I’m in the right place, Wave C and everyone here has the same Bib label.  I am OK, but not sure my guts will last the race.  “Time to move towards the start line” I hear and the Wave C mass starts moving forward.  A few moments later I see the Start line and the heart beat countdown starts.  I think my heart is about to burst out my chest, this is madness!

”GO”

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It’s 9:15 on 4 March 2018 and I’m taking my first steps in a half marathon in one of the greatest cities in the world watched by thousands, surrounded by about 12000 other runners, and unsure of what to expect.  My legs carry me forward as the crowds cheer.

up to this point I had read a lot about people saying how much the crowd helps you through  I could see how this might be the case but didn’t know what they meant.  It only took a few minutes to realise the affect this had.  The start and end are well supported but in between there are periods with very few spectators.  Every cluster of supporters cheered the runners through and every time it gave you that great sensation of achievement.  Every cheer felt like a finish line, it made my tingle, it made my legs lighten, my breathing ease and my feet move quicker.  Every time.  The feeling is hard to describe but it’s real.  The crowd are more than just a support and an encouragement, it’s like having an extra motor that when a crowd appears gets kicked in to action, driving you that bit quicker.  Sure between this it’s hard and there are times that the effort is high, but the crowds are through and you are never far from a cluster of people with their magical motivational powers!  It’s was AMAZING!  I loved it.  Every bit-ish.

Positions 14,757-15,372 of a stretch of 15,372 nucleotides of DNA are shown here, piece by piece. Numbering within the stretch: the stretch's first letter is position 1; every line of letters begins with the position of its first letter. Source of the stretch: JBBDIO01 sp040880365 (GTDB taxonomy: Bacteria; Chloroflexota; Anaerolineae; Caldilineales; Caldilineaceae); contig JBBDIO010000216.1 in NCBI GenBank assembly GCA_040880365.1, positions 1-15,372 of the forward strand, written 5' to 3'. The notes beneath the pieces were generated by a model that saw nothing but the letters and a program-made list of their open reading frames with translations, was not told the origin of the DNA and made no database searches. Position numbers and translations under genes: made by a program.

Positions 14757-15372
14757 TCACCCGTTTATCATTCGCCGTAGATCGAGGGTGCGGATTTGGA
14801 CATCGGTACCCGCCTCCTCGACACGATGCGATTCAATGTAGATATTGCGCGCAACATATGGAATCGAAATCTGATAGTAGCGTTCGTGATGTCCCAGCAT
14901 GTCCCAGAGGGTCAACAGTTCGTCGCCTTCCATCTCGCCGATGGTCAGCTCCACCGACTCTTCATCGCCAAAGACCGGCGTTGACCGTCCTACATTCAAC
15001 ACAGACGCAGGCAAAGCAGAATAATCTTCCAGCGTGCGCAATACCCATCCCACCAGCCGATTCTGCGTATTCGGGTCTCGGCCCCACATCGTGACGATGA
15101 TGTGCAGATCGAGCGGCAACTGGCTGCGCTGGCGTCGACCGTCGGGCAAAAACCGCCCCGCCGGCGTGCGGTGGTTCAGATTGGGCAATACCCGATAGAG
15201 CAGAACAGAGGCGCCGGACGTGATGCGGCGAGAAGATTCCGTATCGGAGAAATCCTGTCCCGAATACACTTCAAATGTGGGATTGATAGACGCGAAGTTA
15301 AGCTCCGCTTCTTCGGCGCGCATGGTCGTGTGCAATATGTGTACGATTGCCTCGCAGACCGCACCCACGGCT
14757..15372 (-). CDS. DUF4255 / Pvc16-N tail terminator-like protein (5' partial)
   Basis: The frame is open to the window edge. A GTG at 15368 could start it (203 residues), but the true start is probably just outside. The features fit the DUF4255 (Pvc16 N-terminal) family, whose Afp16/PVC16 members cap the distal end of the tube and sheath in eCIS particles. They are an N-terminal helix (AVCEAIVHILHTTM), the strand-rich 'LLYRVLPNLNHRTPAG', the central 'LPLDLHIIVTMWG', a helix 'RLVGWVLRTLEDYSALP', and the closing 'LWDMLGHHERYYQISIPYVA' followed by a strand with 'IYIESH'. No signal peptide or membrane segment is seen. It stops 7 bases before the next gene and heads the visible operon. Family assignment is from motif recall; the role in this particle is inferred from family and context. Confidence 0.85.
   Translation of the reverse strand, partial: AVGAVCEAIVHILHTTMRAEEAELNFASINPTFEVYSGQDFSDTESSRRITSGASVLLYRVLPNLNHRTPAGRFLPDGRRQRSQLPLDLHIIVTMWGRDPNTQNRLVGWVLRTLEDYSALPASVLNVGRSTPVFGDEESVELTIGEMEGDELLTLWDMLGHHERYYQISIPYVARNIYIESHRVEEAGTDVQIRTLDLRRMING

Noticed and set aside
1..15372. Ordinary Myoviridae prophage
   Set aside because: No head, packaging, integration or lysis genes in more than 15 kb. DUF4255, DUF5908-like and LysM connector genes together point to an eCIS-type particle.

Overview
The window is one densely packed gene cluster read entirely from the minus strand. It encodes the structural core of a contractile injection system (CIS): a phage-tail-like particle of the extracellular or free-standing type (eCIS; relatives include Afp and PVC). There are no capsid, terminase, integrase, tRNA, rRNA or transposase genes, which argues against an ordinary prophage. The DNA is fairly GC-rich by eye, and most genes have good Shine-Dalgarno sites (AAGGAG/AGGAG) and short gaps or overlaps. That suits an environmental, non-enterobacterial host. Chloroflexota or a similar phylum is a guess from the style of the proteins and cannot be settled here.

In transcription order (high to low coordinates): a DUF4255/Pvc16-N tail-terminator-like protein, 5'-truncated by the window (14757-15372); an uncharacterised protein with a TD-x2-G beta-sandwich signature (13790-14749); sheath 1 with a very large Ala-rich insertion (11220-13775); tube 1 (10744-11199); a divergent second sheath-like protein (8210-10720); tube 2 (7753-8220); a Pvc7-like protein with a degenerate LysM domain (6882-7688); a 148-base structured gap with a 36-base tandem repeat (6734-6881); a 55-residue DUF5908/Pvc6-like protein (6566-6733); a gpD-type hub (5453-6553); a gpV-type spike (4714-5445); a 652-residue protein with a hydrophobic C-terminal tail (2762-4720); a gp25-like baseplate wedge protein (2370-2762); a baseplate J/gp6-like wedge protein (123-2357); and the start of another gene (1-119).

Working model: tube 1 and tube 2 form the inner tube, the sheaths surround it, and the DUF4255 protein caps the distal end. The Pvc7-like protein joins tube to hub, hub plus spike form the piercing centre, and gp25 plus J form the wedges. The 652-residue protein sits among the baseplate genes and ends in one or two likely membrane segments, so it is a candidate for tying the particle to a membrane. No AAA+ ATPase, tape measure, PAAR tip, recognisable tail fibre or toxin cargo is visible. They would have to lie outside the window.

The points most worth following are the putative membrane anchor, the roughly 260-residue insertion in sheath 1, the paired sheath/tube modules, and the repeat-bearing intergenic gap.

The race itself is fairly straightforward, quite flat with the exception of the limehouse link tunnel, and well signed.  The fear I would get lost was so unrealistic it was silly!!

As with the full London marathon thee are cobbles and running on these are nasty. Not my favourite bit. But the. You jump into the footpath and miss them ou, no big deal.

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Up until now 18Km was my longest run so I was entering realms unseen before for me.  I got to half way OK, no big drama.  But it was getting tough.  My decision to wear shorts worked out as it was soon pretty warm, I’m a hot runner so I was glad I had been brave💪!

The second half was hard.  I found just mentally ticking off the mile markers really helped, but the crowd carried me through.

i was running for charity and had a vest that I had put my name on.  This turned out to be the best thing ever.  Cheek g crowds are great, they really boost you, but hearing people shout your name, giving you- yes you- encouragement, willing you be name has no comparison.  It’s like having your own coaching team there with you.  I would go as far as to say I actually felt great at those points, I was knackered but on top of the world!